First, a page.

Two men accused of severely beating a Sikh Indian American man last September in Richmond, Calif., and cutting off a fistful of his hair were sentenced May 18 to three years in state prison for felony assault with a hate crime enhancement.

Chase Little and Colton Leblanc, both oil refinery workers from Texas, pleaded no contest at a hearing in Contra Costa County, Calif., Superior Court. The pair had entered into a plea bargain with the Contra Costa County District Attorney’s office, reported the Los Angeles Times.

On the night of Sept. 25, Little and Leblanc, along with three other men from the Chevron Oil Refinery, were driving near the Hilltop Mall in Richmond. According to police reports, one man threw a beer can into the car of Maan Singh Khalsa, a resident of Richmond.

Khalsa told India-West last year – shortly after the attack – that at the next intersection, he threw the beer can back at the truck, and said to the men: “Looks like you forgot something.”

At the next intersection, according to Khalsa, Little and Leblanc got out of the truck, reached into Khalsa’s rolled-down window, and started punching him. The pair also knocked off his turban and cut off a fistful of his religiously-mandated long hair.

Khalsa received bruising and lacerations near his eye, damage to his teeth, and a cut on his pinky finger that went so deep that it had to be amputated.

“I don’t know what I did to deserve such unprovoked hatred,” Khalsa, a 41-year-old father who works as an IT specialist for the Social Security Administration, told India-West last fall.

"The attack upon Mr. Khalsa based upon his perceived religion and identity is an attack upon us all," said Contra Costa County Deputy District Attorney Simon O'Connell, in a statement released by the Sikh Coalition, which has advocated for Khalsa since the attack.

"As a community we must do better and it is my hope that today's sentence moves us further in that direction,” said O’Connell.

O’Connell told India-West last fall that – from the moment the DA’s office got the case – “it has always been looked at as a hate crime.”

Defense attorneys for Little and Leblanc, however, have pointed out that Khalsa himself said he did not hear either of the defendants shout racial slurs or make comments about his ethnicity or religion.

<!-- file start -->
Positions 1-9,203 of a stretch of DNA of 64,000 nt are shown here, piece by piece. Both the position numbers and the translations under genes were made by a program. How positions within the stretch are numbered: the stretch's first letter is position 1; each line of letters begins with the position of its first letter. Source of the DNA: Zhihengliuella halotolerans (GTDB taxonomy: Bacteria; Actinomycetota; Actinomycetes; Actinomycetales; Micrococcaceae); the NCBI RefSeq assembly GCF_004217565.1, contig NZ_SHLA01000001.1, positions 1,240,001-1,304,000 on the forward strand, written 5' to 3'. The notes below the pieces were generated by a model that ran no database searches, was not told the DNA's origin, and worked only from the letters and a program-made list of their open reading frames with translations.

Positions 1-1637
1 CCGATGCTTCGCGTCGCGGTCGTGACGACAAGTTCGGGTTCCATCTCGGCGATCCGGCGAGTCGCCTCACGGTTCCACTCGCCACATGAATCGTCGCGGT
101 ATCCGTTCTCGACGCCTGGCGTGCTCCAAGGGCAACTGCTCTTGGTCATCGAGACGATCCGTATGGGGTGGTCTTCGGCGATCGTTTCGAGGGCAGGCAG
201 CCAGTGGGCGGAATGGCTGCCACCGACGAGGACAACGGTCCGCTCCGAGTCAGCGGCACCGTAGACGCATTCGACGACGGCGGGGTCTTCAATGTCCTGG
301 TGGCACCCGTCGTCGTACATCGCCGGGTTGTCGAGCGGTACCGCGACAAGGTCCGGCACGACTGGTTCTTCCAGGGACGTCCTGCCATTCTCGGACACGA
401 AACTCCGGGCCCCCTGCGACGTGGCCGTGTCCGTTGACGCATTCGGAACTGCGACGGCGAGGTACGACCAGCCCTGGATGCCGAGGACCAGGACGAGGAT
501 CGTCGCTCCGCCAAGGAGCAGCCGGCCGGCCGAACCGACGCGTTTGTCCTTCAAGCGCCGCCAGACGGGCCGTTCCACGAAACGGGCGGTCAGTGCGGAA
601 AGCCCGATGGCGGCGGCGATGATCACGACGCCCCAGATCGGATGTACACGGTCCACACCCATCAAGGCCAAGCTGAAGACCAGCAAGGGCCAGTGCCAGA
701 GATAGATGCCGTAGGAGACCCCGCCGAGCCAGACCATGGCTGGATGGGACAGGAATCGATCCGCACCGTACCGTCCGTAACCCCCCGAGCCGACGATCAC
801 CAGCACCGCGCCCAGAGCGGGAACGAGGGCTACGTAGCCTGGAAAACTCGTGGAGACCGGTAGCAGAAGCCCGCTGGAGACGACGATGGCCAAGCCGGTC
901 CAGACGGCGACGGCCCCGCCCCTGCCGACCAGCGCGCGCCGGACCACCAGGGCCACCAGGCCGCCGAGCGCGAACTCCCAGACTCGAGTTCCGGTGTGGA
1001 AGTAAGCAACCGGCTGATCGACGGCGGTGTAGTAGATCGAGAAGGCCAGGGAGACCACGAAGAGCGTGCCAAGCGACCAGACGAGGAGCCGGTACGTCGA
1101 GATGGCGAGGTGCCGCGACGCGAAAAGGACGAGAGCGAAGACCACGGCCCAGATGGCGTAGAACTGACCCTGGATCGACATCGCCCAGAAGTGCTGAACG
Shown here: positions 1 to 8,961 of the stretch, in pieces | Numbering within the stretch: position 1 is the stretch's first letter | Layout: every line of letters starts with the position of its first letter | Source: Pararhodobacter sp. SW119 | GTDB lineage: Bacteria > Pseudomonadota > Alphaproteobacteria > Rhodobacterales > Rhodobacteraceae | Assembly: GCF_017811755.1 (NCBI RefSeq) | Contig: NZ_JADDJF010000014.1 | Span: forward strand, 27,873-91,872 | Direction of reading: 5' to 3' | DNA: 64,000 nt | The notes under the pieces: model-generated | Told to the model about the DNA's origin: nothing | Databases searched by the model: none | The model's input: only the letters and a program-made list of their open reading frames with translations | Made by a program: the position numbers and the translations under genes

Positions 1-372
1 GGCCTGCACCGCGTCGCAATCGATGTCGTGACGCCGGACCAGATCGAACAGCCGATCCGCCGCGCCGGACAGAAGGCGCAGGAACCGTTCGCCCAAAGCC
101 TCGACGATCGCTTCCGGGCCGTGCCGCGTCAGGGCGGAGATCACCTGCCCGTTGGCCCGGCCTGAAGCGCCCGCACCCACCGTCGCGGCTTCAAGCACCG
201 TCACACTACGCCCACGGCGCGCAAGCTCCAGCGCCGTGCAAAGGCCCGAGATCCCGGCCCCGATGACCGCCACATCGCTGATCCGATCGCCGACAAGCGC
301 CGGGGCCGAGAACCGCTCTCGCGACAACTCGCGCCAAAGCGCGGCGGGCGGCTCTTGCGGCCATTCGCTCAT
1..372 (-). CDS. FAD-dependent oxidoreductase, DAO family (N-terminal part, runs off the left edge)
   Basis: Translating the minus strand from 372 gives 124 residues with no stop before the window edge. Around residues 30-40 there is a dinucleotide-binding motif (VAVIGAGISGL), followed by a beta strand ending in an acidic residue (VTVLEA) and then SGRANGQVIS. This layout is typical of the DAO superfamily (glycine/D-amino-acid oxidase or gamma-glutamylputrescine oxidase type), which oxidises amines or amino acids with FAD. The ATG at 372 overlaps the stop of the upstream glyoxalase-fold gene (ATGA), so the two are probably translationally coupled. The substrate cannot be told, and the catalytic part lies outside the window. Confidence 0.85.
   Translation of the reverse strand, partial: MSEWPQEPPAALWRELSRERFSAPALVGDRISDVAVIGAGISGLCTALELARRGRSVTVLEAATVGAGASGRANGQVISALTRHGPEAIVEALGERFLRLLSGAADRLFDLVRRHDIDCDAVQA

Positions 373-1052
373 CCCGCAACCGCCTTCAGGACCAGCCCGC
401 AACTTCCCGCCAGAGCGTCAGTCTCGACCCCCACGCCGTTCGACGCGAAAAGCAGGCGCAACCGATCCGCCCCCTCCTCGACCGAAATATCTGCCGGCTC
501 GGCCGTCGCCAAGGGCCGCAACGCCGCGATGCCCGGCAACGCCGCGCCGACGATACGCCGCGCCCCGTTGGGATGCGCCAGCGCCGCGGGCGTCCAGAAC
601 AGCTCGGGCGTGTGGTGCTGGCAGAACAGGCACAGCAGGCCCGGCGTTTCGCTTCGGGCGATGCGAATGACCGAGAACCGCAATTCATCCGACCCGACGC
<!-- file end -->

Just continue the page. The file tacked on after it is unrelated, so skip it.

In a statement he gave in court before sentencing was pronounced, Khalsa said: “The actions of Mr. Little and Mr. Leblanc have greatly affected every facet of my life; they have transformed my day-to-day experiences and my very outlook on the world.”

“Before September 25, 2016, I was so carefree. I considered myself an American like everyone else,” said the victim, noting that he enjoyed time volunteering, spending time with his family, and horseback riding.

“Nearly eight months later, there are lasting impacts on my health – I have trouble with short-term memory, I have lost a body part (my pinky), I struggle with PTSD, anxiety and depression, and it is difficult for me to sleep at night,” said Khalsa in his impact statement in court. He said he cannot perform adequately at his job, and now suffers from Post-Traumatic Stress Disorder.

Khalsa said he now only goes outside carrying pepper spray. “Now, when I interact with strangers, I am not as open as I used to be – I am more likely to view others not as my brothers, but as possible threats to my safety,” he said.

Pawanpreet Kaur Dhaliwal, staff attorney for the Sikh Coalition, said in an impact statement before the sentencing: “A bias-based attack like this one does not happen in a vacuum. The underlying causes of hate violence are complex, and there is still a tremendous amount of work to be done to make our communities safe for all.”

“We need government leaders to condemn both bias-based violence and discriminatory policies, and allocate appropriate resources for combatting hate,” said Dhaliwal.

A restitution hearing is scheduled for July 7.

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